Patient services: a digital roadmap
Leveraging the full capabilities of digital will enable pharma to transform the patient experience
Too often patients’ experience from their diagnostic journey through to their ongoing or end of treatment is fraught with a lack of coordination, misaligned incentives, and gaps in patient care. Sub-optimal adherence to medications and poor health outcomes are the result.
The problem is fairly well understood, and the industry is listening more to patients’ needs and trying to respond in kind.
Pharma companies are committed to a patient-centred approach to meeting patients where they are in their health journey and to respond quickly to their medication support needs.
So if the problem and the solution are well understood, why are patients still frustrated by the difficulty in getting access to medication and support?
The answer is that the patient services pharma provides are still evolving as the industry learns. More and more companies are adding digital capabilities to make things easier for the patient and to proactively provide the support and services patients need, according to Jennifer Turcotte, North American Head of Pharma Strategy and Innovation, Healthcare and Life Sciences Industry, Salesforce.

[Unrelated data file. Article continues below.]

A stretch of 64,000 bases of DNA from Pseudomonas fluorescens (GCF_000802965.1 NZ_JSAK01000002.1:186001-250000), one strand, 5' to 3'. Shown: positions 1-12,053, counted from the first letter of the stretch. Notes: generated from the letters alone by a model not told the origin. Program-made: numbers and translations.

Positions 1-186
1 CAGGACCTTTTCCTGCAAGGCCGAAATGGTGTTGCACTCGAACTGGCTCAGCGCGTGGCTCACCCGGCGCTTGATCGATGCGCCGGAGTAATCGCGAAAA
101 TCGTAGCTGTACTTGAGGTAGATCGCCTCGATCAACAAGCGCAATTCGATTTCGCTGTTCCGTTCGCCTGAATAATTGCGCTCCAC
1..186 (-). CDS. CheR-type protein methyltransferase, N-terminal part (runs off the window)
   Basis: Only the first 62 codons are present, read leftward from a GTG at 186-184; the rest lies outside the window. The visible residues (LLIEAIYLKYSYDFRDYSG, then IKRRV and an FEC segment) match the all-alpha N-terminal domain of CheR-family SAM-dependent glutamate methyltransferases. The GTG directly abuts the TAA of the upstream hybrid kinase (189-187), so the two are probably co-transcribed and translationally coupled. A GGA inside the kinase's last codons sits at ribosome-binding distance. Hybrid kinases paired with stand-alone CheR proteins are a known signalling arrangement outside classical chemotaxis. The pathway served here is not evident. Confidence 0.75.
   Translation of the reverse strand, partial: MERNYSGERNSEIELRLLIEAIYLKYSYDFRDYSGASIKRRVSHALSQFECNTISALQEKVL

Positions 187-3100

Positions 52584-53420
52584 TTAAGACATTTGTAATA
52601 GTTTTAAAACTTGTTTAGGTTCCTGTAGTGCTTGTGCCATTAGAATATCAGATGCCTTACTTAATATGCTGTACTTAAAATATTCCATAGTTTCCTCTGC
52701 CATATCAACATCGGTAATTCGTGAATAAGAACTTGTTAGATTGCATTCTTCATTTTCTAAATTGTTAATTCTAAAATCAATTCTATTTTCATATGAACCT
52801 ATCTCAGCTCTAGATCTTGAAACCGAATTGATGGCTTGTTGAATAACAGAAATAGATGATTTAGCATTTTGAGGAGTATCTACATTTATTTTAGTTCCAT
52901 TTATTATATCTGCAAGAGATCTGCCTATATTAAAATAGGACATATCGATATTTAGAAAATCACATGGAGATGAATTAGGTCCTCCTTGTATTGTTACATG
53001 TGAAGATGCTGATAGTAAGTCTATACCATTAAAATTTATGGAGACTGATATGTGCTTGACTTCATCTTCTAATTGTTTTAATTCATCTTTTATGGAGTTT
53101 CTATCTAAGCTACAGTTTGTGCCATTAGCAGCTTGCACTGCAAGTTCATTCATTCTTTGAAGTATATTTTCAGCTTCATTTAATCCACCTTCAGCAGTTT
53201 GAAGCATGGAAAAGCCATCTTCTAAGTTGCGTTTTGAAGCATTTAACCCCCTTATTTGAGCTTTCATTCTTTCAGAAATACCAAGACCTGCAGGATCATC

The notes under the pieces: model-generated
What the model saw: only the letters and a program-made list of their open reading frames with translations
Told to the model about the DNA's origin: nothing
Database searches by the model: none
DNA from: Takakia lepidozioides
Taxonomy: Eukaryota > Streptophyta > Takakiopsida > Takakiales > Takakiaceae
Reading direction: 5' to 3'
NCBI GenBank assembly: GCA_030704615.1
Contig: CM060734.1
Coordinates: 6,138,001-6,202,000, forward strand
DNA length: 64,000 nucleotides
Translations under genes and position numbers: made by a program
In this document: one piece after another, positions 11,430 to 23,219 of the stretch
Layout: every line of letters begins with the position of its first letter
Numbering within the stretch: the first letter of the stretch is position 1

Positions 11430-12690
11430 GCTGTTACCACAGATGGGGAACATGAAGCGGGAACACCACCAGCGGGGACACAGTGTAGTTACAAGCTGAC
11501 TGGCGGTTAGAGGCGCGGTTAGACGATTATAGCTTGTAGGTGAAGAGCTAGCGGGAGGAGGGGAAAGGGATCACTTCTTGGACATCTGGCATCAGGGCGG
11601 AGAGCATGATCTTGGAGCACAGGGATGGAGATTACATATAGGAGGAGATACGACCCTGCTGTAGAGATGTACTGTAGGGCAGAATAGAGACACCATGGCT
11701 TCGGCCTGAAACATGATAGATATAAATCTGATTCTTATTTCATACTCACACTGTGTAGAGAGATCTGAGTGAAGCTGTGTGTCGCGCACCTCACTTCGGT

Yet, the experience for most patients is still very disconnected, says Turcotte. “Getting financial support often isn’t linked to any follow-up services like medication education or adherence. Also, many patients don’t realize these programs exist and if they do, they are difficult to navigate.”
While there are many elements to execute on and orchestrate, best practices are emerging that will enable pharma to better address the operational and technical requirements required to deliver excellent digital support. Turcotte explores some of these below.
Partnering with patients and HCPs
First and most importantly, partner with the patient, advises Turcotte. “Consider the patient’s needs and listen to patients who are on your therapy or who have had challenges getting access to your therapy.
“Secondly partner with HCPs who are the first-line connection to the patient and who patients listen to for advice. They can make patients aware of the support that is offered and even help to get them enrolled.”
Focusing on the patient experience
It goes without saying that these solutions need to be convenient and easy to use and should consider the patient in the context of their whole care, she adds.
For example, an MS patient might need help getting to an injection training appointment, or another patient that might have been able to afford a therapy can no longer do so after they lose their job.